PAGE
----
Getting A Master’s Degree in Education: Online Class Format
Are you considering going back to school, but you don't want to spend the gas, or time to commute? Going back to college is easier than ever with online classes. Most colleges and universities now offer at least a portion of their courses online. Even if you are not an internet pro, you can get started with online courses at your local university. Most colleges offer some type of tutorial to walk you through getting started with an online class.
The benefits of attending college online? No commuting, you don't have to drive to the college a couple times a week. You can save your valuable time, and gas money, if you live over 30 minutes from the college the savings can add up quickly. You can work at your own pace. You don't (normally) have to show up for class at the same time every week.
The drawbacks of taking an online class? You can work at your own pace. While this is a bonus, it can also be a drawback. You have to be motivated to get the work done. If you wait until the last week of class to do any of your work, you can get yourself in over your head. You have to have some self-motivation. The lack of face to face interaction can also be difficult, if you are a social person. Some people really enjoy networking with others in their major. You will not have many the opportunities to speak with the professor in person.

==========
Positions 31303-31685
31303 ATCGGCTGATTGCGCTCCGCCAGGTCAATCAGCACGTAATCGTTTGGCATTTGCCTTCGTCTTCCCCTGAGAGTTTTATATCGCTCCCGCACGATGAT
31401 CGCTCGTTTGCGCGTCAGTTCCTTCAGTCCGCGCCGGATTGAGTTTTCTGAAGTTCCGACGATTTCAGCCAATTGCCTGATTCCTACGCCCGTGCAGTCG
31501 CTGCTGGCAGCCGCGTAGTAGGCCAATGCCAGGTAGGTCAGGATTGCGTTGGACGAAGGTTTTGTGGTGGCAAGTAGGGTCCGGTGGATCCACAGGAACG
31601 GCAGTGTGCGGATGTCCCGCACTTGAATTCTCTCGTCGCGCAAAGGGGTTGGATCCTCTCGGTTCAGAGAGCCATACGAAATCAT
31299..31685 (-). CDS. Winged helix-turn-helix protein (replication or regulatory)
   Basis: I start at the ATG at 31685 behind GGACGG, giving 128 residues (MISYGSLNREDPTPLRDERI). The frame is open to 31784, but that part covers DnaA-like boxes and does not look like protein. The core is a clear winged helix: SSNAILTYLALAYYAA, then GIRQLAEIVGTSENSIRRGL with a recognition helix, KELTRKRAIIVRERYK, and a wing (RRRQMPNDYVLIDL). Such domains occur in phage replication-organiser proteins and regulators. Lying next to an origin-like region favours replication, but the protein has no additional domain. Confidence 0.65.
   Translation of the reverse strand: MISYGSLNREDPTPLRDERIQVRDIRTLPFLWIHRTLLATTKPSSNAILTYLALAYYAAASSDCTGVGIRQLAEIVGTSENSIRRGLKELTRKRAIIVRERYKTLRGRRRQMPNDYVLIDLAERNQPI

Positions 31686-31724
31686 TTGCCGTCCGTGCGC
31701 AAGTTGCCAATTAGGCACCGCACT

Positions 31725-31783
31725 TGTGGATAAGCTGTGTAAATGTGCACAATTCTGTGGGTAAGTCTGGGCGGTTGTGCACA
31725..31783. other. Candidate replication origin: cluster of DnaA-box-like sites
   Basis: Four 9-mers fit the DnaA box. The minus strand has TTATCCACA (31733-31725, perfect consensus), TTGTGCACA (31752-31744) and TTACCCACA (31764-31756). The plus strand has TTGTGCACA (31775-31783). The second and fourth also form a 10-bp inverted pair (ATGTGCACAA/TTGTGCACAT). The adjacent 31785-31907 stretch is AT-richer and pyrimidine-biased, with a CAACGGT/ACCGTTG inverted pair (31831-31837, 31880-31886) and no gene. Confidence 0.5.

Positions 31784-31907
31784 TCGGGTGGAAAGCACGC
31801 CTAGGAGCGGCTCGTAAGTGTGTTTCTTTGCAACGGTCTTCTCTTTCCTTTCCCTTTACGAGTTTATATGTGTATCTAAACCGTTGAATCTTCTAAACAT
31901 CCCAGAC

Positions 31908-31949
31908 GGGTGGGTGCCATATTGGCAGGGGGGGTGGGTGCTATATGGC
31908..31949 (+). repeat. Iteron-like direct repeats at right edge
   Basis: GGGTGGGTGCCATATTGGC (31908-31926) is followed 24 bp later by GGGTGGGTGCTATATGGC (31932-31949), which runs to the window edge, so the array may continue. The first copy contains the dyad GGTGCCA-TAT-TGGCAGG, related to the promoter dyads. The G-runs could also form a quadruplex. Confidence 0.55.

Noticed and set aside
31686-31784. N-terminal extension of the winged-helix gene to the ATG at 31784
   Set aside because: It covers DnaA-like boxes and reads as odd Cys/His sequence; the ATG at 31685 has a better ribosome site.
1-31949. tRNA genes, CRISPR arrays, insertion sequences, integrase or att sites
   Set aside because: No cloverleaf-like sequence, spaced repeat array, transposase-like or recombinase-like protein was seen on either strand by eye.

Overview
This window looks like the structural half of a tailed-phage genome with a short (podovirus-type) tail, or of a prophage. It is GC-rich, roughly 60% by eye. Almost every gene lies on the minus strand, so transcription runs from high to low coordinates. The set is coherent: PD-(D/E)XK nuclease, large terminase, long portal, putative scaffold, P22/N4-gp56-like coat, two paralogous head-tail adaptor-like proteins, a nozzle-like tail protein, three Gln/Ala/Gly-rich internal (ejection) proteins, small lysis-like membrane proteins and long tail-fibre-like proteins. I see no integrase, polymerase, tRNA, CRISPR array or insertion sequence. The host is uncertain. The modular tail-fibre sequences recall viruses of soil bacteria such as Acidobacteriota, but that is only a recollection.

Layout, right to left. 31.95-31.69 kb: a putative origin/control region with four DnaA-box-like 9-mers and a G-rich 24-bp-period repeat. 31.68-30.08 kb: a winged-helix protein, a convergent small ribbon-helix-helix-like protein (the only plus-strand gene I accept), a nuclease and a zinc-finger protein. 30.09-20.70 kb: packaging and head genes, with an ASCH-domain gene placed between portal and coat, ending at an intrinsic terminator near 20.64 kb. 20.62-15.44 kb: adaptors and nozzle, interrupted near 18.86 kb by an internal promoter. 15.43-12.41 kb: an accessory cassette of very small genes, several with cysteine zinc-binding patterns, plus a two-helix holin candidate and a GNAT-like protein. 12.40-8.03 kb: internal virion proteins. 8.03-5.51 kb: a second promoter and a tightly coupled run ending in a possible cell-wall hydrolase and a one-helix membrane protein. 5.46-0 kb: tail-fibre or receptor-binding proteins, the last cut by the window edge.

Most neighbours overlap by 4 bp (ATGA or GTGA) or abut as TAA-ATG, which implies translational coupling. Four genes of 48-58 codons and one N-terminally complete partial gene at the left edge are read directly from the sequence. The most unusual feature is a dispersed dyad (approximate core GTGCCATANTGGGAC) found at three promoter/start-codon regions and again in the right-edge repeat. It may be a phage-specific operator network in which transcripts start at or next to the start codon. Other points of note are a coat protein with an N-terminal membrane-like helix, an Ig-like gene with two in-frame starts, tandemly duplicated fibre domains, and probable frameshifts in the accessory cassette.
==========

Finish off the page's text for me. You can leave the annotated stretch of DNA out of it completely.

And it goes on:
Online courses can take many forms, and have several formats. Check with your local college if you would like their specific format before signing up. Here are some of the elements, which may be included in your online course.
There will be some method of interacting with other students. The class will usually have a chat feature, and may have set times for students to get together, and chat about the subject matter. The professor may also break the class into groups, and have the groups get together to chat. Another possible feature is a message board. On a message board students post questions, and answers at their own pace. Students can interact, but do not have to be online at the same time. Classmates and instructors can also communicate via e-mail, or instant messaging.
The professor of an online course can also set up a podcast, or online video of lessons for students to view at their own pace. They can leave audio lessons, or messages for students to download to their computer, or mp3 player.
There can also be several methods for students to submit their assignments. Some schools have an online submission site, where the student can download their assignment directly. Other professors prefer students to e-mail assignments.
Don't let online courses intimidate you. If you are reading this page you probably have enough internet knowledge to get started going to college online. Every university has its own format, most are user friendly, and provide some type of training to get you up to speed.